Click here to join the effort!
The same thing happened in Iconium. Just as it had on the island of Cyprus and at Antioch. They went first to the Jewish synagogue and preached the Good News of God’s act in Christ. Some Jews would believe, plus a number of the Gentiles who could be found in every synagogue. [Gentiles attended the synagogue to learn more about the God of Israel.]
But the Jews who would not believe. Christ brings division (Matthew 10:34-40.10.36). Those who refuse to believe, hate and fight against the Good News (Acts 8:1-44.8.3; Acts 9:1-44.9.2). [But like Paul, some change.] Note the apostles stayed there a long time and turned many people to Christ.
The crowd in the city was divided. Many believed, but many refused to believe. Decided to mistreat the apostles. The Greek text implies sudden action, such as raising a mob. They fled to Lystra and Derbe. Cities close to Iconium. Early church history often speaks of Lystra as a center of Christian influence.
There was a man. Acts 14:3 shows us how many miracles were done to prove the Good News to be true. This one shows us something of the attitude and humility of the apostles. He listened to Paul’s words. His friends might have brought him here. Paul saw that he believed. Faith comes from hearing the message (Rom. 10–17). This miracle, like those Christ did, is a parable of being “set free” from sin. (1) The message of the Good News is heard; (2) faith comes from hearing; (3) the command calls for faith to “reach out” [act]; (4) faith obeys; (5) the man is set free from his deformity by the obedience of faith. “His faith had saved him!”
When the crowds saw. The people of Lystra were heathen who believed in many gods. Their tradition said the gods often came down in the form of men, and intervened in human affairs. Zeus. The chief of the gods. Barnabas must have been more impressive than Paul (compare 2 Corinthians 10:10). Hennes. The spokesman for the gods. [Jupiter and Mercurius are the Latin names.] The priest of the god Zeus. He comes to offer worship to those whom the people think to be gods. The sacrificial bulls were decorated with flowers, and the priest wore a wreath of flowers on his head. To the apostles. “Apostle” means “one sent” [by the Holy Spirit]. We use it as a title for the Twelve, but Barnabas and others were also “apostles.” It is used to mean those who “represent the churches” (2 Corinthians 8:23).
They tore their clothes. This was a symbol of grief, anger, and horror. Compare Matthew 26:65. We are just men. This shows their complete commitment to truth! They would not permit themselves to be worshiped. To the living God. These other things are worthless. See Romans 1:25. In the past. Compare Acts 17:30. History proves that man cannot find God by their own wisdom, even though “Nature” speaks God’s glory with many voices. (Romans 1:18-45.1.21).
Some Jews came from Antioch. Some think Paul’s “thorn in the flesh” refers to these Jews. [compare Numbers 33:55 : Joshua 23:13; 2 Timothy 4:14-55.4.17.] The Lystrans, frustrated because they were not permitted to worship Paul and Barnabas, were easily turned against them. This is the first injury Paul suffered for Christ (2 Corinthians 11:25). He got up. We are not told whether this was a miracle. When persecuted in one city, they would move on to another, as Christ had commanded.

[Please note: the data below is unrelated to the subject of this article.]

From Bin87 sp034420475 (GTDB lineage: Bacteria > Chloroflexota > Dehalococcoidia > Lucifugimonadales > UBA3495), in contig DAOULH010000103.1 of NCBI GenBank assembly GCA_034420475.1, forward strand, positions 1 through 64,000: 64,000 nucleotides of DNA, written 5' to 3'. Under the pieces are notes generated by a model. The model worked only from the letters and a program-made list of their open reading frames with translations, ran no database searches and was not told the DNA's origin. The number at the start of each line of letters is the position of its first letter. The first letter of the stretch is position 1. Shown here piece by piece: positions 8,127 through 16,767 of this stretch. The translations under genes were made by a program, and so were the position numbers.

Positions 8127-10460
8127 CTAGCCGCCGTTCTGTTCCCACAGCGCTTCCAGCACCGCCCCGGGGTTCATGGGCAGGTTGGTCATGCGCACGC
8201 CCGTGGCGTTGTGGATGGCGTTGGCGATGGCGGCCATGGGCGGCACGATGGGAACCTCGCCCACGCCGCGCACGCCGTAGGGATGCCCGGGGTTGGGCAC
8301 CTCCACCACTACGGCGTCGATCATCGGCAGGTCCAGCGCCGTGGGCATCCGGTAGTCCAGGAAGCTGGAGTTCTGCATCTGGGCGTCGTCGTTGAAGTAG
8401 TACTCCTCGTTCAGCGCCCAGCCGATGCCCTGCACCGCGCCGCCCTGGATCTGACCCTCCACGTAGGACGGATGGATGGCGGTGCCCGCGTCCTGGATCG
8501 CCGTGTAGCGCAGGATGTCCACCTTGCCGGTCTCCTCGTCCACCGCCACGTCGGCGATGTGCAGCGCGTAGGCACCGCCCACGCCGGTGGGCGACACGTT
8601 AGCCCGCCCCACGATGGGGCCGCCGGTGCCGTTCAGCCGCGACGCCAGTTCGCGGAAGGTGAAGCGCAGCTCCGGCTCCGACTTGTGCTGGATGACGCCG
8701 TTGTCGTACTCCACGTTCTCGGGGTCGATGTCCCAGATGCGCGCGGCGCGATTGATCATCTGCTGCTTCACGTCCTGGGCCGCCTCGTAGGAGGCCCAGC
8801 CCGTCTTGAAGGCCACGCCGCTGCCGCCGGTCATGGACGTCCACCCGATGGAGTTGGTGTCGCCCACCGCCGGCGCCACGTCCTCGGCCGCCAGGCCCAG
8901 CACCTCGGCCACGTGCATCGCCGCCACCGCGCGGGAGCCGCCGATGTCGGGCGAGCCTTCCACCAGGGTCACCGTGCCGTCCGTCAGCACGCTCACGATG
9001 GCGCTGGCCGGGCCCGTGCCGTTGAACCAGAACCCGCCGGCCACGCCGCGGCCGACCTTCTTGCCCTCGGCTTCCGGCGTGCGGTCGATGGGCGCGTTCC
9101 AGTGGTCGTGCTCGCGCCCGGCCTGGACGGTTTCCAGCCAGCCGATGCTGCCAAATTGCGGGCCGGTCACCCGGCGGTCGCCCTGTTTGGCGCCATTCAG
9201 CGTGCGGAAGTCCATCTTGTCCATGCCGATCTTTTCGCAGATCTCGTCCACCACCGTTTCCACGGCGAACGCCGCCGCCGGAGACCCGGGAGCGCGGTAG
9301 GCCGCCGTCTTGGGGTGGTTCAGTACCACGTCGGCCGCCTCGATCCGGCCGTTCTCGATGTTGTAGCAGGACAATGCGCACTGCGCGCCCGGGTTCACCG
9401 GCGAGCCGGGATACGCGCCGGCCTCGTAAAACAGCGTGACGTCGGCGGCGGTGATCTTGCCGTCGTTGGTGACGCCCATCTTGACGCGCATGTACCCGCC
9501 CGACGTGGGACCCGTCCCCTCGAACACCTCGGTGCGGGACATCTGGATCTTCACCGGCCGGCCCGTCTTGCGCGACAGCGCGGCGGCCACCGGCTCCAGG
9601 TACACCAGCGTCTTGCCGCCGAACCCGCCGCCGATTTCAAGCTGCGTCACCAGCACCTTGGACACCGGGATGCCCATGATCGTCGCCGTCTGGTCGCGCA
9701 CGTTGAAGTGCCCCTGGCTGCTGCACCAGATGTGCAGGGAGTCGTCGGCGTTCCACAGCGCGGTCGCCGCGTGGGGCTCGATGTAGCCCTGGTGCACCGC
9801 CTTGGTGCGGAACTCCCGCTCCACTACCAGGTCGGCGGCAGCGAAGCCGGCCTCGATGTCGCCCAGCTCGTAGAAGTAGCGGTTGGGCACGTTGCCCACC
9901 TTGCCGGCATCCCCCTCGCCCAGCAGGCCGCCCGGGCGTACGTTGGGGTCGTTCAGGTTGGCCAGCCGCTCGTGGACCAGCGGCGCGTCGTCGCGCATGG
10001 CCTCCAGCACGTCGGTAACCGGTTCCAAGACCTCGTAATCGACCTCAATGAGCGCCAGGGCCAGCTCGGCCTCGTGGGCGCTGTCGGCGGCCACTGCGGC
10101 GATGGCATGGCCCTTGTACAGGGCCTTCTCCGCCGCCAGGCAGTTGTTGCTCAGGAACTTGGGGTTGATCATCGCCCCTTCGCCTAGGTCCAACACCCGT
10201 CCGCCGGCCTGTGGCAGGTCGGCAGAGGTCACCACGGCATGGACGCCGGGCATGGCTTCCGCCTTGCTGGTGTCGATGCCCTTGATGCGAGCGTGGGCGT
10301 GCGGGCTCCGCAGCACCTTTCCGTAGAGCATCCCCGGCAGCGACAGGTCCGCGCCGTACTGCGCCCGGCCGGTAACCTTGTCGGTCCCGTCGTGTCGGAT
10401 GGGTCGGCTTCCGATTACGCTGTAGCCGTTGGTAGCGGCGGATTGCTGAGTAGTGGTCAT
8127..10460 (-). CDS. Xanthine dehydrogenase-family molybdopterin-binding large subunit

Then they went back to Lystra. The Jewish leaders may have been “chasing after” Paul in other cities, so while they were away, he can return to strengthen the believers. We would expect him to “organize” the groups of believers by appointing church-leaders [elders] and church-helpers [deacons]. Compare Titus 1:5. One of the believers was Timothy (Acts 16:1). Through many troubles. God has set this world up as an “obstacle-course,” where we must pass through the “mud and barbed-wire” to “sort ourselves out” and grow spiritually! Compare 1 Thessalonians 3:3; Romans 5:3-45.5.4; 2 Corinthians 4:17; Hebrews 12:5-58.12.11; James 1:2-59.1.4. In each church. (1) Elders were appointed within a few years of the church being planted in an area. (2) Each church [group of believers] had their own elders. (3) There were always more than one in each church. (4) They were identified by a simple ceremony of prayer and fasting (see note on Acts 13:3). (5) We infer from Acts 6:3-44.6.6 that each group chose their own church-leaders. See note on Titus 1:5.
They preached the message m Perga. They had not preached here when they landed from Paphos (Acts 13:13-44.13.14). Attalia. A seaport close to Perga. Back to Antioch. The Antioch in Syria. See notes on Acts 13:1. W. M. Ramsay thinks the first tour of missions began in 47 A.D., and ended in the Autumn of 49 A.D. (by the corrected calendar). And told them. They made a report to their “sponsoring church.” They stayed a long time. Until their second tour of missions.
These files are public domain.
Ice, Rhoderick D. "Commentary on Acts 14". "The Bible Study New Testament". https://www.studylight.org/
the First Week of Advent